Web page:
Arthritis & Rheumatism, Volume 63,
November 2011 Abstract Supplement
Abstracts of the American College of
Rheumatology/Association of Rheumatology Health Professionals
Annual Scientific Meeting
Chicago, Illinois November 4-9, 2011.
Functional Inhibition of the TRPV2 Non-Selective Calcium Channel Causes a Potent Stimulation of Genes Encoding Types I and III Collagens and -Smooth Muscle Actin in Normal Dermal Fibroblasts: A Potential Mechanism of Myofibroblast Induction in SSc.
Wermuth1, Peter J., Addya2, Sankar, Jimenez1, Sergio A.
Transient receptor potential cation channel, subfamily V (TRPV) members are sensitive to a range of environmental stimuli, including heat, osmosensitivity and stress. Although originally described in sensory neurons, the ubiquitous expression of these non-selective calcium channels suggests a role in both sensory and nonsensory transduction. Systemic sclerosis (SSc) is a systemic disease characterized by fibrotic changes in skin and various internal organs. A comparison of global gene expression in early passage cultured dermal SSc fibroblasts to that in fibroblasts isolated from normal individuals identified the TRPV2 gene as one of the most downregulated genes in SSc versus normal dermal human fibroblasts. The role of TRPV1 and TRPV2 in regulating the expression of extracellular matrix (ECM) components was examined in this study.
Total RNA was isolated from early passage (<6) dermal fibroblasts of Caucasian subjects (3 normal, 3 diffuse SSc). RNA was labeled and hybridized to Affymetrix human U133 2.0 Plus microarrays. Volcano plots were used to identify differentially expressed genes employing the parametric testing assuming equal variances (based on the results of a Student's two-sample t-test for two groups). Comparisons were made between each normal and each SSc sample. Differential gene expression was confirmed by real-time PCR on the same RNA samples employed for the microarrays. The effect of agonists and antagonists of TRPV1 and TRPV2 on expression levels of extracellular matrix components and a-smooth muscle actin in normal human dermal fibroblasts was monitored by real-time PCR and accumulation of type I collagen in culture medium was assessed by Western blot.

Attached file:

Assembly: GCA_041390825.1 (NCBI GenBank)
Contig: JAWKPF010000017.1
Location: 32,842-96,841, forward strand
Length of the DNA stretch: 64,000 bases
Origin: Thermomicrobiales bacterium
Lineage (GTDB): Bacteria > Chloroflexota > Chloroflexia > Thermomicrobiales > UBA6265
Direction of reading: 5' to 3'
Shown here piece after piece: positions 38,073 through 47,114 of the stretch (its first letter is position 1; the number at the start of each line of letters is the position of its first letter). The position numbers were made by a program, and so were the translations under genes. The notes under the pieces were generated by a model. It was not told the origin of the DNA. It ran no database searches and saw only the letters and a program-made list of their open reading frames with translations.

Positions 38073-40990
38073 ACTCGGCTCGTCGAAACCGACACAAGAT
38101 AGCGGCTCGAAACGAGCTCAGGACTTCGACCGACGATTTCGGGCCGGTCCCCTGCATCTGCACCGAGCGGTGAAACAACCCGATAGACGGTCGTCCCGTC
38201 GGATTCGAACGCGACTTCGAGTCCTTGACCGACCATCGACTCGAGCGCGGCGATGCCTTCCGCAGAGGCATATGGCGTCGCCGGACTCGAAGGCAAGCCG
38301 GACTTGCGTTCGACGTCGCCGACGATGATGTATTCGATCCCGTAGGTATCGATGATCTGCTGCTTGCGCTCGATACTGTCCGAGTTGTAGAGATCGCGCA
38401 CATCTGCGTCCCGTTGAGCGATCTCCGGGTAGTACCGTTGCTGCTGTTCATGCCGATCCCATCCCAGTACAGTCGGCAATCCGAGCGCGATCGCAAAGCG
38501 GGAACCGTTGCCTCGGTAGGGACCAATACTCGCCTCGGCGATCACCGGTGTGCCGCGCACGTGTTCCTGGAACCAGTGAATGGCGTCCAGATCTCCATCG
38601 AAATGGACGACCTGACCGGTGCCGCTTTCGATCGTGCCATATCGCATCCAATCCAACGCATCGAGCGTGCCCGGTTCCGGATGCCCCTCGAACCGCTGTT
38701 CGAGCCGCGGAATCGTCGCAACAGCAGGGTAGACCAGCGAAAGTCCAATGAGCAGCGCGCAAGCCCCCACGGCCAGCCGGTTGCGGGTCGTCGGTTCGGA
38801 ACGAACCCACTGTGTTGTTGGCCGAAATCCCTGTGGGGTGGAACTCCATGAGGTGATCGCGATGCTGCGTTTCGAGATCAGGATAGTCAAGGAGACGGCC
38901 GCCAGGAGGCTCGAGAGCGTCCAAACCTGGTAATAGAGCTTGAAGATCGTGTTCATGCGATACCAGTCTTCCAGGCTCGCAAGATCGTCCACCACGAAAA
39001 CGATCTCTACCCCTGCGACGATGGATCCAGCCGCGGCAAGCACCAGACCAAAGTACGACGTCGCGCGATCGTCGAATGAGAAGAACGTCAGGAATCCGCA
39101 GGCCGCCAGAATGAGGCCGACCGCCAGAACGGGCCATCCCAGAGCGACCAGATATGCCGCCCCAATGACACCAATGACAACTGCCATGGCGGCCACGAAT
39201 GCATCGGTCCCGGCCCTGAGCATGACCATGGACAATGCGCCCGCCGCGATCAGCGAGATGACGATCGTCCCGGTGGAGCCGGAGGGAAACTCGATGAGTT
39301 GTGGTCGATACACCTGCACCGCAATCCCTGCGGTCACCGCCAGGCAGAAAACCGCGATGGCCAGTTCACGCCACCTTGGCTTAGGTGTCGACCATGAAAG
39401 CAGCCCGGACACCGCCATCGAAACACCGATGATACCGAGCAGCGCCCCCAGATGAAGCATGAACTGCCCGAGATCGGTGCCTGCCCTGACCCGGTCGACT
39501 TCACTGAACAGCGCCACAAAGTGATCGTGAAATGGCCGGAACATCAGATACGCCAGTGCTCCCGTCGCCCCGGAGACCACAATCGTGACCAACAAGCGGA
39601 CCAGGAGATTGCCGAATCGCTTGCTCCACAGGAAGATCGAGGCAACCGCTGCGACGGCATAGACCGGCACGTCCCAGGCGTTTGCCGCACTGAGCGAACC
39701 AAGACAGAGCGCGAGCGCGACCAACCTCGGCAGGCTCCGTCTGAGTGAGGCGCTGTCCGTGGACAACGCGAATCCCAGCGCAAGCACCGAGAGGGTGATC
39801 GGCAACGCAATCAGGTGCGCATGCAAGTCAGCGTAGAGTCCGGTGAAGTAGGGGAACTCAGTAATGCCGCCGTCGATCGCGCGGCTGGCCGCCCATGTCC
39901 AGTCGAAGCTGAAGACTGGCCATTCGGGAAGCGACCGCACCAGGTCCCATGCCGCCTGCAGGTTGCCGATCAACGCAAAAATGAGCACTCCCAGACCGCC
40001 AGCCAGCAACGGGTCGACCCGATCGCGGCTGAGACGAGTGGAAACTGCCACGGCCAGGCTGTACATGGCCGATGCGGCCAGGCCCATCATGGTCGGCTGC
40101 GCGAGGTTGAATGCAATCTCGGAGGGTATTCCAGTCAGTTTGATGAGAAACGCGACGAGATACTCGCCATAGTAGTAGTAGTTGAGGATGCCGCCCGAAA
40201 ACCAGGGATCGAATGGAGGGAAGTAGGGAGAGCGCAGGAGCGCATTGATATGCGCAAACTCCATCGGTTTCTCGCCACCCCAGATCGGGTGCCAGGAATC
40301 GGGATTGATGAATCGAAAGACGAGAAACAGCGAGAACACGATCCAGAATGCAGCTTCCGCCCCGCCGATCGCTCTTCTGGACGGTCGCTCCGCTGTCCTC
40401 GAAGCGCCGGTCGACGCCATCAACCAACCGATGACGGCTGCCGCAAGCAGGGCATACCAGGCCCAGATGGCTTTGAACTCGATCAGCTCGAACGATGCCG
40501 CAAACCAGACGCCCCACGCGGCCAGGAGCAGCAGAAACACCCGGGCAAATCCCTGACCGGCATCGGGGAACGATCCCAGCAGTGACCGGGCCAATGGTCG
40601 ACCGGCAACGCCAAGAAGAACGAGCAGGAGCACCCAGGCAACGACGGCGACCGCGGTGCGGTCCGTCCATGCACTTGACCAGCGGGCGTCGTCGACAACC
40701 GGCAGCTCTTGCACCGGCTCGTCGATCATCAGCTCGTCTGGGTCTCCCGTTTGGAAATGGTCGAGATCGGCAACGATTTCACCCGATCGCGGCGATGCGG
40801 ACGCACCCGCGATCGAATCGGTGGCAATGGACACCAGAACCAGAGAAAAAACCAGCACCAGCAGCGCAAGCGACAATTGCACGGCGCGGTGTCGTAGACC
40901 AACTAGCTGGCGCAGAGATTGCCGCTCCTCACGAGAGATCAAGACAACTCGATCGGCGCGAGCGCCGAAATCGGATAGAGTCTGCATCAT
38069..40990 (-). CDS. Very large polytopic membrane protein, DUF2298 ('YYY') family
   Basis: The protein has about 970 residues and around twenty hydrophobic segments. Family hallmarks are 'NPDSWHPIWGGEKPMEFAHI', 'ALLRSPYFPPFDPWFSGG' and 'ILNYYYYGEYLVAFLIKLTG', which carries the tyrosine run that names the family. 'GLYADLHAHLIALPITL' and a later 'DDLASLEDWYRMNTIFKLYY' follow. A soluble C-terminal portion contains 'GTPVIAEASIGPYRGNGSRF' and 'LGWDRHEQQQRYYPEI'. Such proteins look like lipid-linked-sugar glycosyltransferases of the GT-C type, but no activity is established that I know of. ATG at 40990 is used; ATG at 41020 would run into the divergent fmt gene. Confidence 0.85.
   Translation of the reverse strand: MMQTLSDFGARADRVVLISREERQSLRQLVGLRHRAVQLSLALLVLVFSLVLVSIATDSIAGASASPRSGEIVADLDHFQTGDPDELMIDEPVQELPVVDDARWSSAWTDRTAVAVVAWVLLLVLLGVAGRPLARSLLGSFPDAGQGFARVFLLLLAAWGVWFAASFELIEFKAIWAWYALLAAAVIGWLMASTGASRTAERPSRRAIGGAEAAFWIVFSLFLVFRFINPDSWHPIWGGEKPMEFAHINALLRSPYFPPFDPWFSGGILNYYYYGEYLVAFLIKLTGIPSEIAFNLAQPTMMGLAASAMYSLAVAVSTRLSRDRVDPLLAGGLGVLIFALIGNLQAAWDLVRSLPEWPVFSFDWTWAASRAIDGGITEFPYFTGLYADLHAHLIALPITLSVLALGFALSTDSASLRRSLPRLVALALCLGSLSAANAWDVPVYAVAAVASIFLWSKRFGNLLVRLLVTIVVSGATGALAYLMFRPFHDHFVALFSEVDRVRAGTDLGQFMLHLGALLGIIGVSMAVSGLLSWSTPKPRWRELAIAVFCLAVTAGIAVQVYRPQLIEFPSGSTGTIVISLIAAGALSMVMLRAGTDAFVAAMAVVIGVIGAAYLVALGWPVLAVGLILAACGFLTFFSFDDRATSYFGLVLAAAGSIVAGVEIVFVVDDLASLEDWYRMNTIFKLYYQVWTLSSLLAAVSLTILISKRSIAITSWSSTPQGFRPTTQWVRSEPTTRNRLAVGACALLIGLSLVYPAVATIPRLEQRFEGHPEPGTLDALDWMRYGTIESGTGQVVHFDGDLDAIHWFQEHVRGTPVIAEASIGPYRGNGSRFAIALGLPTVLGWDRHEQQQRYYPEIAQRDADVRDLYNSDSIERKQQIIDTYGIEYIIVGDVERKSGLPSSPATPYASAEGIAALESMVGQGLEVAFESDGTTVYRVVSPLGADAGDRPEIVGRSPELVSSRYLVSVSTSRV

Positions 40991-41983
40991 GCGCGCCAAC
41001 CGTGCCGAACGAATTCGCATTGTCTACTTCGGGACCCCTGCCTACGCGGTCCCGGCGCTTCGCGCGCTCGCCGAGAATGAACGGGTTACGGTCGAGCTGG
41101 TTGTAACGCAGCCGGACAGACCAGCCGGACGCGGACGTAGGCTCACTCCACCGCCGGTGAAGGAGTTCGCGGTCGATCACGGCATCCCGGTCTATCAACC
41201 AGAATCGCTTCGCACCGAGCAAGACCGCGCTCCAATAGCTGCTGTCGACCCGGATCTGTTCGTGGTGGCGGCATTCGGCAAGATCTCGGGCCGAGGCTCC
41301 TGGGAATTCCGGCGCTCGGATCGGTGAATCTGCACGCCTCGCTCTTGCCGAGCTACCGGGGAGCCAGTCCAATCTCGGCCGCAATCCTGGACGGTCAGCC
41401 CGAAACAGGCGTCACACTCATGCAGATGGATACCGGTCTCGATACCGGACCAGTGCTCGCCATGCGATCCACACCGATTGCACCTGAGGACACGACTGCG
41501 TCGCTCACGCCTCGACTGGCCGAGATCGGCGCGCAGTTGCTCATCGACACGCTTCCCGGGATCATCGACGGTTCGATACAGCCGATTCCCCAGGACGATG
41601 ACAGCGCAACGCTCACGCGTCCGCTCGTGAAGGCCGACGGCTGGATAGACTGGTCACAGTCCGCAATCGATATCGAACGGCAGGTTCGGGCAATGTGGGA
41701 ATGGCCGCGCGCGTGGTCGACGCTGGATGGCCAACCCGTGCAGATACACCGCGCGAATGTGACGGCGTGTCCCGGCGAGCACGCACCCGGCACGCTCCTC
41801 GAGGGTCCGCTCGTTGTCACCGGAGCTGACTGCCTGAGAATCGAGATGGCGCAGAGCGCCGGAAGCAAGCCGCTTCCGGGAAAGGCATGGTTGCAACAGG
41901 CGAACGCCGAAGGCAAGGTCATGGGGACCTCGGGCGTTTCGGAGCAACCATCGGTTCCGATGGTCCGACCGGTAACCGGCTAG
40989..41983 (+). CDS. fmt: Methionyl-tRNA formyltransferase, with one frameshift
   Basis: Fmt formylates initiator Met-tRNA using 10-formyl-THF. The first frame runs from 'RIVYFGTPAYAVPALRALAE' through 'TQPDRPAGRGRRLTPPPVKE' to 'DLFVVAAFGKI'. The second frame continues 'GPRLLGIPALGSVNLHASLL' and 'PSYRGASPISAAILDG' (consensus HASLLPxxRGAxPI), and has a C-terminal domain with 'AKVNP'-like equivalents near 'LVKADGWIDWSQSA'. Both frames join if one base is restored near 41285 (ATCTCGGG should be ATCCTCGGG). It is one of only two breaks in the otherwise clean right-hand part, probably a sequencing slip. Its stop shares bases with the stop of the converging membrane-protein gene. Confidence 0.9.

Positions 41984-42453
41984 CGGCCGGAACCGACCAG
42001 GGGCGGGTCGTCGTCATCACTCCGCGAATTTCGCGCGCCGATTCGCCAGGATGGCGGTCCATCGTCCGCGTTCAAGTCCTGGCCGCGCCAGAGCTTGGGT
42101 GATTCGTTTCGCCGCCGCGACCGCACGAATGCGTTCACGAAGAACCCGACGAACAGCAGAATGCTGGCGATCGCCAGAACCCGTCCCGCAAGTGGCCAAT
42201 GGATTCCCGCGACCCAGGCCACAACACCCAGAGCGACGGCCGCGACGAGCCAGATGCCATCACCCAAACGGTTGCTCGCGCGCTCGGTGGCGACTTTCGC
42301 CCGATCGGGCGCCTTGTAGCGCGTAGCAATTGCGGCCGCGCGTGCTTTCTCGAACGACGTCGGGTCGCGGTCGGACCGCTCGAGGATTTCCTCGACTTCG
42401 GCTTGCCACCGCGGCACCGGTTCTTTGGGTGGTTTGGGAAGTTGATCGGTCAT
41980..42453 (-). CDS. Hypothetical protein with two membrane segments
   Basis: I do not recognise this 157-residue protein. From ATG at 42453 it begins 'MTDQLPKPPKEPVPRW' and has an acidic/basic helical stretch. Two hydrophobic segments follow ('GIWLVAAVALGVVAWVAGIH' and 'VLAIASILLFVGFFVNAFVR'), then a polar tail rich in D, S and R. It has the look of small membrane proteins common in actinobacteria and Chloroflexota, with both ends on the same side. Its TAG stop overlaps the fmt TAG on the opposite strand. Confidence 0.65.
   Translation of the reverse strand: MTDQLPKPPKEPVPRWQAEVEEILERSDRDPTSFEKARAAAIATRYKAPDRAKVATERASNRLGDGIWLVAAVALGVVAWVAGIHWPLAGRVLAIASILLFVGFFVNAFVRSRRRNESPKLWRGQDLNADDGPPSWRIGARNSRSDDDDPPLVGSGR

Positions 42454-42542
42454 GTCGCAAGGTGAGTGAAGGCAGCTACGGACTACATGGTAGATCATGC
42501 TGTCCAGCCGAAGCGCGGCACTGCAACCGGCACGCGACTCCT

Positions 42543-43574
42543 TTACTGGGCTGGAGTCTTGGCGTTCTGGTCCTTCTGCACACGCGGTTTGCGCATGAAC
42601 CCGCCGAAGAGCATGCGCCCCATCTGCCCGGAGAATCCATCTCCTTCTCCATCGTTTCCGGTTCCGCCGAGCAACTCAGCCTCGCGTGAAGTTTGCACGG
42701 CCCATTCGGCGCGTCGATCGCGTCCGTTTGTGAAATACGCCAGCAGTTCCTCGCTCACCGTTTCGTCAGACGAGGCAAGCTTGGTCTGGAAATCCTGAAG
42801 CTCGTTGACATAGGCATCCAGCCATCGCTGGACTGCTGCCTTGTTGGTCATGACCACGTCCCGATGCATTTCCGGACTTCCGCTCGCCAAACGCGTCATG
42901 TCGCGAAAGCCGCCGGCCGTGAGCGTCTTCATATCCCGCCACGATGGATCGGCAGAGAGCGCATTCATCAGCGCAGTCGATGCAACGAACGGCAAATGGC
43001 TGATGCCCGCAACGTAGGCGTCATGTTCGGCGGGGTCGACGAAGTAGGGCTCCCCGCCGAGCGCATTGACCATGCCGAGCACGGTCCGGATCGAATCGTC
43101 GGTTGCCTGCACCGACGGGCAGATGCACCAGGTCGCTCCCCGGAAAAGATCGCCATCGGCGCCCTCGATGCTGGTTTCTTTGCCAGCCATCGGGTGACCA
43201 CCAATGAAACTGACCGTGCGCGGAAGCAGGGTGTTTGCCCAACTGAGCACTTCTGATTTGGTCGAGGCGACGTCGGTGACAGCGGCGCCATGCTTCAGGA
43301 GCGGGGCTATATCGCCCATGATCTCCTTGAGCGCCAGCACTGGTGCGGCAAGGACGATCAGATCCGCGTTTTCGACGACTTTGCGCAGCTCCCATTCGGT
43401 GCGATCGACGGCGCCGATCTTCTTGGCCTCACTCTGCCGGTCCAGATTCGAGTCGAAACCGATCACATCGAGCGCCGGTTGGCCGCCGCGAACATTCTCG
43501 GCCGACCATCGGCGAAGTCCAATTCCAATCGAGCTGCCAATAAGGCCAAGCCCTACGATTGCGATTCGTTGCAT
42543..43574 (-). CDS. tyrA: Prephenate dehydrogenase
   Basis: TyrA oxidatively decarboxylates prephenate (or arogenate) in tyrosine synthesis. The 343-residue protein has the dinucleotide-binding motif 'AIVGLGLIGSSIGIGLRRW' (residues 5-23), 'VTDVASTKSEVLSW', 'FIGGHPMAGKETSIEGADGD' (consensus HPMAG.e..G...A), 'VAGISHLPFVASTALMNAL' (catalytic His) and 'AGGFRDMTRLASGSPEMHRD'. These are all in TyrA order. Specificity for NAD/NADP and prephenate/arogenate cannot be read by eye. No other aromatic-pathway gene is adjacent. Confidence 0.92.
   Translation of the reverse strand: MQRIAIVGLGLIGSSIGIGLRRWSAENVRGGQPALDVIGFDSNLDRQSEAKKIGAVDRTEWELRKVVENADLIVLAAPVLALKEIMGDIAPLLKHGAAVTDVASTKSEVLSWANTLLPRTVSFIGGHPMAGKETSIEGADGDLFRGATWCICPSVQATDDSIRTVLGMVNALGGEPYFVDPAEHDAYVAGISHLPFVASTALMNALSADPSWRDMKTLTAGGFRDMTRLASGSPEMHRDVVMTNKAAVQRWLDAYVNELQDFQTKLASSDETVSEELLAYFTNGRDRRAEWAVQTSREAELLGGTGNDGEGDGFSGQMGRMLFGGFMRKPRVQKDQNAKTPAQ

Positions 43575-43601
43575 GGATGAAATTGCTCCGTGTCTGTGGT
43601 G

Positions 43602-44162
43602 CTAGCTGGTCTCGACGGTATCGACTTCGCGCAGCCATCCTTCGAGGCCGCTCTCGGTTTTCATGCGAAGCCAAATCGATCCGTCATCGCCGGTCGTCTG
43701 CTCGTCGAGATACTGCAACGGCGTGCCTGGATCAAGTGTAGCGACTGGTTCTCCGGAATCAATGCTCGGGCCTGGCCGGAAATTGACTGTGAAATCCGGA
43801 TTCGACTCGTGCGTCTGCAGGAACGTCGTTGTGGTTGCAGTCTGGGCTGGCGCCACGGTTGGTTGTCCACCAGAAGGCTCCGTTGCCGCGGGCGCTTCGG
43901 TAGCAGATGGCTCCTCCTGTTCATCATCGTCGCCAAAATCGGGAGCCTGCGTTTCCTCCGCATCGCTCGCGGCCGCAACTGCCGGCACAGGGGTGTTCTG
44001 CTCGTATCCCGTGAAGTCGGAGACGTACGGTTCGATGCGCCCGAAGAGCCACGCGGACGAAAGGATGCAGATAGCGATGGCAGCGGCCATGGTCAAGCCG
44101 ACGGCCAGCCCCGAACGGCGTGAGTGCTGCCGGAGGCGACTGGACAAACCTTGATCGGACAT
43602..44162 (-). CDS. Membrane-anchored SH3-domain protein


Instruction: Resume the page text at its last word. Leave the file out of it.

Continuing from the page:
Microarray analyses showed that the expression of TRPV2 was downregulated 21 fold in SSc fibroblasts compared to the levels measured in normal human dermal fibroblasts whereas expression of the TRPV1 gene was unchanged. Real time-PCR analysis confirmed the dramatic decrease in TRPV2 expression. Normal dermal human fibroblasts exposed to Tranilast, a TRPV2-selective antagonist demonstrated a remarkable increase in the expression of numerous fibrosis related genes, including a 3.3-fold increase in type I collagen, a 2.8-fold increase in type III collagen and an 11.8-fold increase in a-smooth muscle actin. In contrast, the TRPV1 antagonist capsazepine, the TRPV1 agonist capsaicin, and the TRPV2 agonist probenecid did not affect the expression levels of any of these genes.
Expression of the TRPV2 gene was profoundly downregulated in SSc dermal fibroblasts compared to normal dermal fibroblasts by global gene expression microarray and real time-PCR analysis. Exposure of normal human dermal fibroblasts to the TRPV2 inhibitor tranilast dramatically increased the expression of several genes encoding important ECM components and induced the expression of a-smooth muscle actin. These results suggest that downregulation of the TRPV2 receptor in SSc dermal fibroblasts may be important in the conversion of fibroblasts into activated myofibroblasts and, thus, may be involved in the dysregulated production of ECM proteins in SSc.
Supported by NIH Grants T32AR07583 (PJW) and R01AR19616 (SAJ).
To cite this abstract, please use the following information:
Wermuth, Peter J., Addya, Sankar, Jimenez, Sergio A.; Functional Inhibition of the TRPV2 Non-Selective Calcium Channel Causes a Potent Stimulation of Genes Encoding Types I and III Collagens and -Smooth Muscle Actin in Normal Dermal Fibroblasts: A Potential Mechanism of Myofibroblast Induction in SSc. [abstract]. Arthritis Rheum 2011;63 Suppl 10 :2608